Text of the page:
Tobacco Control

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Tobacco products are projected to kill one billion people worldwide this century. And the industry is showing no signs of slowing down, spending more than $9 billion on marketing each year. 

Despite the industry's deceptive and deadly practices, ACS CAN continues to have enormous success passing local, state and federal laws that prevent children from smoking, help adults quit and ensure the government uses its authority to regulate tobacco industry practices.

While our work has had an enormous impact on youth cigarette use - now at historic lows - the use of e-cigarettes among kids is skyrocketing.  This further reinforces the importance of continuing this lifesaving work.

Latest Updates

September 27, 2022
Connecticut

NORWALK – Representative Lucy Dathan received the National Distinguished Advocacy Award this week, the most prestigious award presented by the American Cancer Society Cancer Action Network (ACS CAN), in recognition of her significant contributions to the fight against cancer. ACS CAN, the advocacy affiliate of the American Cancer Society, presents the

September 20, 2022
Oregon

Portland, OR . – Yesterday, Washington County Circuit Court ruled against an existing ordinance to end the sale of flavored tobacco in the county. The following can be attributed to Jamie Dunphy, Oregon director of government relations for ACS CAN: “This decision by the Circuit Court against Washington County’s

September 16, 2022
Maine

AUGUSTA – Maine Representatives Kristen Cloutier, Jay McCreight and Michele Meyer each received the National Distinguished Advocacy Award this week, the most prestigious award presented by the American Cancer Society Cancer Action Network (ACS CAN), in recognition of their significant contributions to the fight against cancer. Each were recognized for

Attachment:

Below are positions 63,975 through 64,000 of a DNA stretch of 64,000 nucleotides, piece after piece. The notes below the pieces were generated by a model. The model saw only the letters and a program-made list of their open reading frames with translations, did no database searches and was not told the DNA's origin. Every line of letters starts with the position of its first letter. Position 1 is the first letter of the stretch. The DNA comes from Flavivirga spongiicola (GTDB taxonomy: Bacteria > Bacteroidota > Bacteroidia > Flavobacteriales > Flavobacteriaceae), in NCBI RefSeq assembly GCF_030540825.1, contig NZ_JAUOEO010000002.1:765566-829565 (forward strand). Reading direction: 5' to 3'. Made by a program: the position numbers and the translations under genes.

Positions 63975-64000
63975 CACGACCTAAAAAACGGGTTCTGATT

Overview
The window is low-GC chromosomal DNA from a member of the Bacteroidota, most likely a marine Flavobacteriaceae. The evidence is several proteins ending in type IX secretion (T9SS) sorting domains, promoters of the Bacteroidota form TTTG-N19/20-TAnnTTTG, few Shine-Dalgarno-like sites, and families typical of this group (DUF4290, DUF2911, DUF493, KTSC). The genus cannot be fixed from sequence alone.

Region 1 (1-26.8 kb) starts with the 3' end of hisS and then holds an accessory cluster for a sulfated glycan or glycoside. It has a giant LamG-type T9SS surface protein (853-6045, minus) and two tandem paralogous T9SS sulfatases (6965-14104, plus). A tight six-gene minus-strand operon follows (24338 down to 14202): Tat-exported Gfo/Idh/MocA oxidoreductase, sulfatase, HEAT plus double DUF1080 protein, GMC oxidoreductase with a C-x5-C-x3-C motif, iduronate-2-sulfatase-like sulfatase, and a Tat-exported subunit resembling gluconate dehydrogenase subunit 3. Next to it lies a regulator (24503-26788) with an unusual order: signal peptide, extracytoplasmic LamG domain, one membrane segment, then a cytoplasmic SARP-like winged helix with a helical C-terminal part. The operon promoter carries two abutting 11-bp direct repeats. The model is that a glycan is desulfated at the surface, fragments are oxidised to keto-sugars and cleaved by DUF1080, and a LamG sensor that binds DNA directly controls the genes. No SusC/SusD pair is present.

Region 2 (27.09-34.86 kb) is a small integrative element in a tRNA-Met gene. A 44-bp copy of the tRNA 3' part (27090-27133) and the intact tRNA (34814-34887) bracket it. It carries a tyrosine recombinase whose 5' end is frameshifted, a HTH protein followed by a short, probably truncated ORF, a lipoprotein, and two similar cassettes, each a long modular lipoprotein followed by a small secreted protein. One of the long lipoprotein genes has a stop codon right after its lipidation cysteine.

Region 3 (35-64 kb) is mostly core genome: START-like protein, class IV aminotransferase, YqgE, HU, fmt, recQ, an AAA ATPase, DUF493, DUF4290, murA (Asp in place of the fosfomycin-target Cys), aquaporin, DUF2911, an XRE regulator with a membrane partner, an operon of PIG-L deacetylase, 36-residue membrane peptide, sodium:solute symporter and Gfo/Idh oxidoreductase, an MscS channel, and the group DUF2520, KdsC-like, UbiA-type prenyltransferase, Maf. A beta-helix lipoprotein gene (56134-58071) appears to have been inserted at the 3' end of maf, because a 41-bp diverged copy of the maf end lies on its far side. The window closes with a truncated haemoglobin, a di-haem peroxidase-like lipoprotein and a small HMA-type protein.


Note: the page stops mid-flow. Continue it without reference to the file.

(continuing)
September 6, 2022
National

JUUL announced a tentative deal to pay nearly $440 million to settle a two-year, multi-state investigation into its underage marketing practices to attract young consumers to its addictive e-cigarettes. Evidence-based tobacco control is still critical.

Tobacco Control Resources

Tobacco is still the number one cause of preventable death nationwide yet the current funding levels for tobacco control programs is not sufficient to prevent and address tobacco-related disparities. The U.S. Centers for Disease Control and Prevention (CDC) recommends that states annually spend 12% of funds from tobacco taxes and lawsuits on tobacco control programs.

Without sustained, dedicated federal investment in tobacco prevention and control for the Centers for Disease Control Office of Smoking and Health (OSH) , the public’s – particularly youth - health is at risk from increased tobacco use, decreased quitting rates, and greater exposure to secondhand smoke. All of these risks result in preventable tobacco-related disparities, as well as premature death.